He offers his hand out to me.
I am petrified. Still, I take his hand and let him lead me to the dance floor.
He is the painfully optimistic type – the kind I like to call happiness on steroids. It doesn’t take long for him to start counting down the familiar:
1, 2, 3,
5, 6, 7,
My mind ruminates on memories of late nights dancing to salsa rhythms. I am trying desperately to stay in the moment and focus on my breathing, but it is so damn hard.
Sorrys begin to tumble out as I try to explain; since my chronic pain started, my body has completely lost its balance, and the turning and spinning make me lose focus and get dizzy very quickly.
‘It’s ok. You’re doing great. I’ve got you.’
I almost snort. My body feels stiff and unfamiliar. Even with the patience and skill of the instructor, it is struggling to follow.
Always ready to put me down, my mind quickly puts on its bully hat:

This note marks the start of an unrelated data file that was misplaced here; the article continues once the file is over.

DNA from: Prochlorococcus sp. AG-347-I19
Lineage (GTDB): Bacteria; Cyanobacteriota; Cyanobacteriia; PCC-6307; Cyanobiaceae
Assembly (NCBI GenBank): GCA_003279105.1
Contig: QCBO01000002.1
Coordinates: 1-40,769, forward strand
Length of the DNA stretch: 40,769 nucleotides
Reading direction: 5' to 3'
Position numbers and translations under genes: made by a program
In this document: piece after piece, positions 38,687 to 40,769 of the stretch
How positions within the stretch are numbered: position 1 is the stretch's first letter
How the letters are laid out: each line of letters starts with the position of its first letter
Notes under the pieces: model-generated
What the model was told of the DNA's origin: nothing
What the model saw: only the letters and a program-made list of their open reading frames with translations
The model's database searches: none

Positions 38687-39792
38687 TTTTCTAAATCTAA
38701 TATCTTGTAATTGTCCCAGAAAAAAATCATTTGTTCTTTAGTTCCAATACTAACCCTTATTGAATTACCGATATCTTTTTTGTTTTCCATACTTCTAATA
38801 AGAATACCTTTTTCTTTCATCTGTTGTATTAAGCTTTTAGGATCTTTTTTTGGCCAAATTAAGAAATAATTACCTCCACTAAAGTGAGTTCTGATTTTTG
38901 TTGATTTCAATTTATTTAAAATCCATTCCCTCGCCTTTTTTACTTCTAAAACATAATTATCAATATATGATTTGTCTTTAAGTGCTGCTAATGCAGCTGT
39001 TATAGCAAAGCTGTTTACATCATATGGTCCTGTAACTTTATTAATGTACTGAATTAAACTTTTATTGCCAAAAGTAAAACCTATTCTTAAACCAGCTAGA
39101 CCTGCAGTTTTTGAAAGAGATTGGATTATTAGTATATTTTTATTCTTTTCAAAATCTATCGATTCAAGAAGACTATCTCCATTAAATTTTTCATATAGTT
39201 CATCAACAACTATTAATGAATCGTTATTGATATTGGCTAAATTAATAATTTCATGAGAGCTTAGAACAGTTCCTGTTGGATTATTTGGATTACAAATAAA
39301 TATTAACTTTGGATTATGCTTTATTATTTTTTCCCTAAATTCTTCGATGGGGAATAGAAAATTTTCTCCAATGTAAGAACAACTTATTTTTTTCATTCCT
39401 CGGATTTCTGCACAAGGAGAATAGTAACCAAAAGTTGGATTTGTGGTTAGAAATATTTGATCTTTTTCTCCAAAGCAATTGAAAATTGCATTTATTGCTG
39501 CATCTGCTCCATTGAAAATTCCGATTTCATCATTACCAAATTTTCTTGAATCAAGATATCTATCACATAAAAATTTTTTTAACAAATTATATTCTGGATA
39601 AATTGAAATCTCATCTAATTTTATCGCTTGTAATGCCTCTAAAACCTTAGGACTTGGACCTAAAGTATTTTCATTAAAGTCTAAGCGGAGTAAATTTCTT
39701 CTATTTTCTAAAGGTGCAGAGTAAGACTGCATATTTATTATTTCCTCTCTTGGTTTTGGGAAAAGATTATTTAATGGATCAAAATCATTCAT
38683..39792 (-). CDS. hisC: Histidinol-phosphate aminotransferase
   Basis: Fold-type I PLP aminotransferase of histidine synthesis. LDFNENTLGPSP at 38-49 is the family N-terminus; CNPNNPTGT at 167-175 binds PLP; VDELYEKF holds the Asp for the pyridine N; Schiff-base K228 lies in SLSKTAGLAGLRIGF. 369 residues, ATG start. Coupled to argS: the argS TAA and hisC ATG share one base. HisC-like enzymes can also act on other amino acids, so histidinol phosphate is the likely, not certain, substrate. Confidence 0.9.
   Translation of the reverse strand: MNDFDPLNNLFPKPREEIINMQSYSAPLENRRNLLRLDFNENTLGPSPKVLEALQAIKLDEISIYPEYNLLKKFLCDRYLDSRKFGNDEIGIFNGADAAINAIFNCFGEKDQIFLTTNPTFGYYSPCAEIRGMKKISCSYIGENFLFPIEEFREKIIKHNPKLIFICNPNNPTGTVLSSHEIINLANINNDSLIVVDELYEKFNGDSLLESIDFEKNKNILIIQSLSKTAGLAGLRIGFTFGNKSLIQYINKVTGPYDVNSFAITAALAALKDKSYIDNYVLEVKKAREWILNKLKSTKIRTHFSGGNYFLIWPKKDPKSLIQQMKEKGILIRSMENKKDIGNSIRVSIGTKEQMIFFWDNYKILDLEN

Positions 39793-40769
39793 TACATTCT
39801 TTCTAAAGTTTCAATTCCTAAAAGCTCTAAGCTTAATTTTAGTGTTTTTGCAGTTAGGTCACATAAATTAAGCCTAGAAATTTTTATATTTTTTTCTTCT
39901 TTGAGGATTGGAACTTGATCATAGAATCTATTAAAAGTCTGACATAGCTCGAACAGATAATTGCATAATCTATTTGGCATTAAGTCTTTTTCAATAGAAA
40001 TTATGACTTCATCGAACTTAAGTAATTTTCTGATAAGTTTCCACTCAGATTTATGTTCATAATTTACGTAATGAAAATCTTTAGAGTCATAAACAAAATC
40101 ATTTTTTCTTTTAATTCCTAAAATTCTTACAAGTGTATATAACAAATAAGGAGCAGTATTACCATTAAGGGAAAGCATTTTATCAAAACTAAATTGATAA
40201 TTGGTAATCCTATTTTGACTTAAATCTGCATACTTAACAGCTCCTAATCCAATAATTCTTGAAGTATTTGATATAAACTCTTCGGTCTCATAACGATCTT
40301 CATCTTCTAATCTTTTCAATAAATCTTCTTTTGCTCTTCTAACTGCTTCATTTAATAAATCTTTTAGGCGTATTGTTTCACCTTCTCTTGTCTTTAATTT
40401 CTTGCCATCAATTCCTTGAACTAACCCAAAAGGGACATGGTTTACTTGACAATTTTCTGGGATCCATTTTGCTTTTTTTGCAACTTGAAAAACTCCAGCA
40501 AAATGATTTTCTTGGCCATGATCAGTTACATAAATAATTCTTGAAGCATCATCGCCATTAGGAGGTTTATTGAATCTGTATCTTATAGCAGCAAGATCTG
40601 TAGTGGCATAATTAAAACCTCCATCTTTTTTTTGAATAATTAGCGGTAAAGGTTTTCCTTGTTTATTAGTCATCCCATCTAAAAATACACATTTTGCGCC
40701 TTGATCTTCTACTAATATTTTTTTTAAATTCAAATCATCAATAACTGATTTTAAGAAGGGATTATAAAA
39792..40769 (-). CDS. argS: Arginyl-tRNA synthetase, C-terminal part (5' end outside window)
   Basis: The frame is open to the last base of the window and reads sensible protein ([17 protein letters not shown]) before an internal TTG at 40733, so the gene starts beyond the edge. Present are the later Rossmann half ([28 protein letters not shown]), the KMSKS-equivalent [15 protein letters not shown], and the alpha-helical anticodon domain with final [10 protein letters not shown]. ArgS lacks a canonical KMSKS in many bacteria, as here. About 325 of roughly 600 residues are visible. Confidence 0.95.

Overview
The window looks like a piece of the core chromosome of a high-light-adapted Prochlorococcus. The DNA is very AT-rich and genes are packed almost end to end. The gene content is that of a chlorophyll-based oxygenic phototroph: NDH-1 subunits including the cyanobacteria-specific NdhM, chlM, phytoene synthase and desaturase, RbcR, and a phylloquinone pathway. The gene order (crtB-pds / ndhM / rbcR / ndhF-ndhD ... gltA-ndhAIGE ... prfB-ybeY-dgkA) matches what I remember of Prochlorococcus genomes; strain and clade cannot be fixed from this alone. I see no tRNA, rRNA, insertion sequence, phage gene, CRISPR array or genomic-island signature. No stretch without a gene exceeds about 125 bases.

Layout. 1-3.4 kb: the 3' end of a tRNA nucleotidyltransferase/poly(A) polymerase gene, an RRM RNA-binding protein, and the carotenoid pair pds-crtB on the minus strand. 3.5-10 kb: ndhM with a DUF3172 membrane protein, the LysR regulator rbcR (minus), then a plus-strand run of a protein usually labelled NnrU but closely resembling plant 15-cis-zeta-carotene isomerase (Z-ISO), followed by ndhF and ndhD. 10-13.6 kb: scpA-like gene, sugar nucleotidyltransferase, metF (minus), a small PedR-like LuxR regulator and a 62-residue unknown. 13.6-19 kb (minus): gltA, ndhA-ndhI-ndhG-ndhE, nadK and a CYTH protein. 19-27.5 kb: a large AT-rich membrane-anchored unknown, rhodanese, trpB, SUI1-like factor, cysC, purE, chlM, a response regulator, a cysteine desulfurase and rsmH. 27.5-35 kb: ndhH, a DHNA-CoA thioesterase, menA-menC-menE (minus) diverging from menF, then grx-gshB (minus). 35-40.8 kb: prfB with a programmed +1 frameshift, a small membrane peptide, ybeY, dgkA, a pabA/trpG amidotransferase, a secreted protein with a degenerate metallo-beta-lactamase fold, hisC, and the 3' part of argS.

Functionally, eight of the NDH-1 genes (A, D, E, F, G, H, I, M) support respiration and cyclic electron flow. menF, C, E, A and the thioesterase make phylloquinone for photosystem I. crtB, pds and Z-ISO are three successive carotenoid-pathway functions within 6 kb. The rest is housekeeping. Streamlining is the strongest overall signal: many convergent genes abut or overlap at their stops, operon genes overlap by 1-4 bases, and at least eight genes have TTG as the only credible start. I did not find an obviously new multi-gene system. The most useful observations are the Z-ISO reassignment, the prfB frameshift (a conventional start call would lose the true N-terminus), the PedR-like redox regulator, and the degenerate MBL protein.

Rev, rev, rev it up, you groggy engine yoooou
What kind of train are you
if you can’t even choo choo – it teases, and just for good measure, floods me with images of a puffed out Thomas the Tank Engine.
Walk liiiike an Egyptian – it sings to me as mummies make their way up and down its blackened staircases.
This depresses me even more: I suck so much that I can’t even bully myself right!
‘Look up. How are the boys going to see your lovely eyes?’
I smile, but I can’t wait for the dance to be over.
‘You’re triggering my anxieties’, I laugh nervously, and scream ‘aaaaaaaaaaaaaaaahhh!’ as he turns me.
But despite my protests, I’m ok. As clunky as it is, my body is ok and will be ok tomorrow morning too, because I know now how to manage it. And for some reason other than money (this was a free lesson), he is still there, holding my hand.
It is at this moment that I realise what this is really about: the fear of pain has become stronger than the pain itself.
My pilates instructor looks at me suspiciously. He knows that grin very well.
‘So do you think I can do salsa?’
To be continued…